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Growing Chilli peppers, also Hot peppers

Jan F M A M J J A S O N Dec
    S   P P            

(Best months for growing Chilli peppers in USA - Zone 5a regions)

S = Plant undercover in seed trays P = Sow seed

  • Grow in seed trays, and plant out in 4-6 weeks. Sow seed at a depth approximately three times the diameter of the seed. Best planted at soil temperatures between 64°F and 95°F. (Show °C/cm)
  • Space plants: 16 - 20 inches apart
  • Harvest in 9-11 weeks. Wear gloves to pick 'hot' chilies.
  • Compatible with (can grow beside): Best grown in a separate bed as chillis need plenty of light and air circulation.
  • Small, hot, chilli

Small bushy plants. Dark green ovate leaves.

Chilli need warm frost free weather, so protect with glass or plastic covers if planting outside in cooler areas.

Most varieties need a long growing period to produce many fruit.

There are many types of chilli. Some are more fiery than others. As a general rule, the smaller the pod the hotter the taste.

Culinary hints - cooking and eating Chilli peppers

Chillis freeze very well. Wash, dry, and free whole. Use them direct from the freezer (no need to defrost).
Wear plastic gloves or wash your hands thoroughly after handling and cutting to avoid accidentally rubbing chilli juice onto your mouth or eyes!

Your comments and tips

07 Oct 18, Steve Unter (South Africa - Summer rainfall climate)
Were can I buy chillies in Gauteng ?
10 Aug 18, Darren (Australia - sub-tropical climate)
Can they grow in a green house
12 Aug 18, (Australia - sub-tropical climate)
Probably depends what you line it with. Plastic might make it too hot, shade cloth might cut out too much sunlight, maybe insect netting is the go. They grow chili in Bundaberg (sub tropical) out doors.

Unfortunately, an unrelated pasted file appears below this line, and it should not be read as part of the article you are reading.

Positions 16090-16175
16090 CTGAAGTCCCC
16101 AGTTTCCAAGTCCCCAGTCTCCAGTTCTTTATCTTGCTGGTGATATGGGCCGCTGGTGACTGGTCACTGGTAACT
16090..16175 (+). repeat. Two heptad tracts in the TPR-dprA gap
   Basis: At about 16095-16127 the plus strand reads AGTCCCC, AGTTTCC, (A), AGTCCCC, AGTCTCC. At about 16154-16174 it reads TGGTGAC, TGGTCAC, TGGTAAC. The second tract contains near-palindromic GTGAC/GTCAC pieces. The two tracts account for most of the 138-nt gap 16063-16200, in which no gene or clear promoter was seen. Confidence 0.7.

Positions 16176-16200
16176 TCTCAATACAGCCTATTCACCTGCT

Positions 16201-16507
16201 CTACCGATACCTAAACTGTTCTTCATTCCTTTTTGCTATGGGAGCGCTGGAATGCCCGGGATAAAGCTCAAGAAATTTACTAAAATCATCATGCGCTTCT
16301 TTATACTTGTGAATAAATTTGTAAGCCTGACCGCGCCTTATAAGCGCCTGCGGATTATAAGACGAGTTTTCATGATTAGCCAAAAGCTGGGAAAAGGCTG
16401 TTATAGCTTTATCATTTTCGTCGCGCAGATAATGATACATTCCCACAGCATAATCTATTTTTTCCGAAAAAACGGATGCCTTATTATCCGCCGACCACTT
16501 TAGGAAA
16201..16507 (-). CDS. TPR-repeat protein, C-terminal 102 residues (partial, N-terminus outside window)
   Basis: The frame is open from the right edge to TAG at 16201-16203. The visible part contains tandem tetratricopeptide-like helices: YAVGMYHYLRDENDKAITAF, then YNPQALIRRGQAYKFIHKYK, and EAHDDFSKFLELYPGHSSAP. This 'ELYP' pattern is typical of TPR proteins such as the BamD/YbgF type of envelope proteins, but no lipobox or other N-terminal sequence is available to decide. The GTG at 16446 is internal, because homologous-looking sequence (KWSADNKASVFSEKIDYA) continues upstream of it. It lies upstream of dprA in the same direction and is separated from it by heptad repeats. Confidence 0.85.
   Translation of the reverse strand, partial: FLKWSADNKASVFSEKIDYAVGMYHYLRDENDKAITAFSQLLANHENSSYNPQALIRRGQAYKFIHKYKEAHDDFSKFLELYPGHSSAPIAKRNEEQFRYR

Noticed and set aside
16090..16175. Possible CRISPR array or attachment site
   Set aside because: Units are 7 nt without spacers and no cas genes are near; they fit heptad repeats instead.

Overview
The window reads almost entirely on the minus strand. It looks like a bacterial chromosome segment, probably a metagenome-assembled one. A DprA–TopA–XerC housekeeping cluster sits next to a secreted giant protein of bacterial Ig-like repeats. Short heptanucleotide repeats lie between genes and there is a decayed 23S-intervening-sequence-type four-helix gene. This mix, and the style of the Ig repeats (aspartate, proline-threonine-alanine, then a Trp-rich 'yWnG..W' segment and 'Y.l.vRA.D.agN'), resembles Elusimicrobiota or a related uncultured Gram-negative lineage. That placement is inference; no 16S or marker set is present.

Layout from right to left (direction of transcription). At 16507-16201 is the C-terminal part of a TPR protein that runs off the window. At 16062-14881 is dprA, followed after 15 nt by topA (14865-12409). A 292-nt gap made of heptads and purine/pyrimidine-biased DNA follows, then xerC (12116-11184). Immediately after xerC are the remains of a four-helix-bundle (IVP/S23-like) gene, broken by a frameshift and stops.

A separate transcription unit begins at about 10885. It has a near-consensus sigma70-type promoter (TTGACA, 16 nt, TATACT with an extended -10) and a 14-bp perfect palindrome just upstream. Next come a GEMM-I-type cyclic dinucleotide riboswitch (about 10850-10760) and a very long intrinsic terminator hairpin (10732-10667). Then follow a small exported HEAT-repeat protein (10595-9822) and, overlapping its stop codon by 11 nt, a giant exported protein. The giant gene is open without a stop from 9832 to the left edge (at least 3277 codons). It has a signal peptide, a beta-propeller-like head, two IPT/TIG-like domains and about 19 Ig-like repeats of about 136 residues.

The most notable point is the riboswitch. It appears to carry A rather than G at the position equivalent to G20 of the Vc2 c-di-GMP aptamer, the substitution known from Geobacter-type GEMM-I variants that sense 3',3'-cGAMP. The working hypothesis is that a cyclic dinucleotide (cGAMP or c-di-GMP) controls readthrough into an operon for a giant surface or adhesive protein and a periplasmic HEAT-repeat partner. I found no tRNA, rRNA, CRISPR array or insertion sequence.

28 Jul 18, Prakash (New Zealand - sub-tropical climate)
About chilli peppers If you see the leaves have got burnt with frost better to harvest all chilli and grind in food processor or leave it whole and store in the freezer and use it when needed. Trim the trees heavily ie only leaving about 30 centimeters above ground. It will or may grow back in summer. You can add some mulch around the plants too. Seeds can only be obtained from ripe chilli. It’s much better to buy plants and grow them then trying to plant from seeds. Plant after Labour weekend only if the soil is not too cold.
03 Jun 18, jack mac (New Zealand - temperate climate)
will my chilli plants survive in a hot house all year on the hauraki plains
19 Apr 18, Adrian (Australia - sub-tropical climate)
My question is I'm in Queensland Brisbane wanting to grow chilli seeds over the winter ready for summer if I use a heat mat will that be sufficient enough to get them ready for summer
22 Apr 18, (Australia - sub-tropical climate)
Think about whether you live in a frost free, then read the above again. Time to plant what temperature you need, time it takes to grow. It is all there.
22 Apr 18, Lina (Australia - temperate climate)
I'm in Melbourne and grew chili seeds over winter successfully just by putting the pot in a sunny window over winter, then planted them outside in late spring. If that works down here it should work up there without a heat mat too... :)
20 Apr 18, John Macmahon (Australia - temperate climate)
G'day Adrian. I tried with the heat mat last year and did not get a very good result and a late crop. Having said that I now have 1.2m tall Carolina Reaper, Moruga Scorpian and Bhut Jolokia from which I will be striking cuttings for next season to increase production. I have previously got from three to five years cropping from well cared for and fed plants.
06 Oct 18, Susan (Australia - cool/mountain climate)
John, my son has had trouble getting his hot hot chilli seeds to germinate also, and he too used a heat mat. Not being accustomed to subtropical growing of anything, can you make a suggestion as to why this seems to be a feature of the hot varieties of chilli?
Showing 1 - 10 of 320 comments

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This planting guide is a general reference intended for home gardeners. We recommend that you take into account your local conditions in making planting decisions. Gardenate is not a farming or commercial advisory service. For specific advice, please contact your local plant suppliers, gardening groups, or agricultural department. The information on this site is presented in good faith, but we take no responsibility as to the accuracy of the information provided.
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